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Prostate. 1999 Sep 1;40(4):261-8.

Future prospects in prostate cancer.

Author information

1
Department of Surgery/Urology, Mater Misericordiae Hospital and University College Dublin, Dublin, Ireland.

Abstract

BACKGROUND:

Prostate cancer has displayed an increase in incidence unparalleled by any other tumor in the last two decades, with a steady, more gradual increase in mortality rate. Current curative strategies are focused on the detection and treatment of early-stage (T1-2 N0 M0), clinically significant tumors.

METHODS:

To this aim, refinement of surgical approaches, with appropriate adjuvant therapies, will ensure more complete cancer control, while minimizing associated morbidity. New delivery systems for radiotherapy, as well as other energy sources, are evolving, while a number of promising pharmacological agents, including angiogenesis inhibitors and drugs which alter signal transduction pathways, are currently under investigation. Early detection is also being facilitated by a more widespread implementation of screening programs. Advances in tumor markers, and imaging and biopsy techniques, will allow more accurate preoperative staging. These, coupled with improvements in prognostic markers, aid the physician and patient alike in deciding on the suitability of treatment options with better estimation of outcome. Perhaps the most exciting developments in prostate cancer will come from knowledge of the molecular mechanisms underlying carcinogenesis. The potential for the development of diagnostic and therapeutic tools is immense. The efficacy of treatment can be studied at a molecular level, and strategies for preventing or slowing the development of malignancy can be formulated. RESULTS AND CONCLUSIONS Application of this knowledge in the form of gene and cellular therapy and in the development of novel systemic agents is beginning to enter the realm of clinical practice, and it may be in this field that means for cure and prevention of prostate cancer will eventually be found.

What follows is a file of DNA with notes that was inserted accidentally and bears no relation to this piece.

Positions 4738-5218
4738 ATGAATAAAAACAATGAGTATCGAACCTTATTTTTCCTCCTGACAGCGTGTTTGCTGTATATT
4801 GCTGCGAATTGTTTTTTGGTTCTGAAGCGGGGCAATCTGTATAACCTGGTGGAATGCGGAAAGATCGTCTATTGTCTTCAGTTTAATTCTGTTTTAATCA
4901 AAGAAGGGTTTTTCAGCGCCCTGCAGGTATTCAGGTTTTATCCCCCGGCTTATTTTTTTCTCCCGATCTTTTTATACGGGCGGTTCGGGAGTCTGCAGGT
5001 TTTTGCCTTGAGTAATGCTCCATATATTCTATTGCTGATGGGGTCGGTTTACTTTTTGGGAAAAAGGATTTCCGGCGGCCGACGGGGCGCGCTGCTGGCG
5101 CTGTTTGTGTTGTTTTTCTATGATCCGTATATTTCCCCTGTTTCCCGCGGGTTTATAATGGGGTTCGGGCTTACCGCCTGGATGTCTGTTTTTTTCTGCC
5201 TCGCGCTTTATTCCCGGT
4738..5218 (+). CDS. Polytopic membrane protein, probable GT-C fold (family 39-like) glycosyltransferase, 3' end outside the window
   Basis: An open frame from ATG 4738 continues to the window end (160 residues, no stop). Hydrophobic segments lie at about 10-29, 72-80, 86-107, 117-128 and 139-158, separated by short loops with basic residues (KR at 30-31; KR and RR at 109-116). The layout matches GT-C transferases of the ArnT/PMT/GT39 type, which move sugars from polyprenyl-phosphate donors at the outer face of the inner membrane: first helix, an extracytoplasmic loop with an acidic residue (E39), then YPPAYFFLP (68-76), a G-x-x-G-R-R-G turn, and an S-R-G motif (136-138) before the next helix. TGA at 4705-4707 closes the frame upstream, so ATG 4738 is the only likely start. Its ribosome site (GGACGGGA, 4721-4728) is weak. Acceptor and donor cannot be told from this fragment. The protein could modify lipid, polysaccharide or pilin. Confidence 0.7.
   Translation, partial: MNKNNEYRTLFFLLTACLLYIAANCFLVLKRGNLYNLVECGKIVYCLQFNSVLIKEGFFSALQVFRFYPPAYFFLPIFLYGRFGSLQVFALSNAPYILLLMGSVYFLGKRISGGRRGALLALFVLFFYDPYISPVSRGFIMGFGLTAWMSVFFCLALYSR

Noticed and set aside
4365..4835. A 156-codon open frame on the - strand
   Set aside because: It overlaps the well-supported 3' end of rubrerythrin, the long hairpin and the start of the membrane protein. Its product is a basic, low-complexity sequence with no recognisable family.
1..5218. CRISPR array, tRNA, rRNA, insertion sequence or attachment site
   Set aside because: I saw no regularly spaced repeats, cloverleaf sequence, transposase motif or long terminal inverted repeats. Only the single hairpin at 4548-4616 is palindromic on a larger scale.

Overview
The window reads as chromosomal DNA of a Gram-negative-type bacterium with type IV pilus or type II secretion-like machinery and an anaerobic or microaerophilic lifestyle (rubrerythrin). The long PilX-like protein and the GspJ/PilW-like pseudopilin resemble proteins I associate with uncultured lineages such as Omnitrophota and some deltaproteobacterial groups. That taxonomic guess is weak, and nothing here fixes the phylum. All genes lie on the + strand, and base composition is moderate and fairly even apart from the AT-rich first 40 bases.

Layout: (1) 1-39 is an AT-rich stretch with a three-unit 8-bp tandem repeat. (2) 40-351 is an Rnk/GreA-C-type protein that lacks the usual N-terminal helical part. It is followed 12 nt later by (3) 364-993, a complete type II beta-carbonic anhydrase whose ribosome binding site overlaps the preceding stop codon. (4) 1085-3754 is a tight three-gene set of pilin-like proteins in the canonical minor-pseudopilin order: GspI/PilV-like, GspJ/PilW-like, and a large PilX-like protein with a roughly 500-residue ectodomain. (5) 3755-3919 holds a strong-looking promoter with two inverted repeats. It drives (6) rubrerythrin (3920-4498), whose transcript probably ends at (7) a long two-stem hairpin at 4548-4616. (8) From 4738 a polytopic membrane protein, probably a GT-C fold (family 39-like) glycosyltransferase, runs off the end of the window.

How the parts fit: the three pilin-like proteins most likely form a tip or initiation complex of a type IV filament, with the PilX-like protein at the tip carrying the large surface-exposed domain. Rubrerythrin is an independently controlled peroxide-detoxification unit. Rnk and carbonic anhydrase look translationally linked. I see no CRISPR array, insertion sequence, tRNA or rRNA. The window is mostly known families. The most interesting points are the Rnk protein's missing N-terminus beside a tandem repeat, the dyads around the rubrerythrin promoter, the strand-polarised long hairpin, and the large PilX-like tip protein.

PMID:
10420155
[Indexed for MEDLINE]

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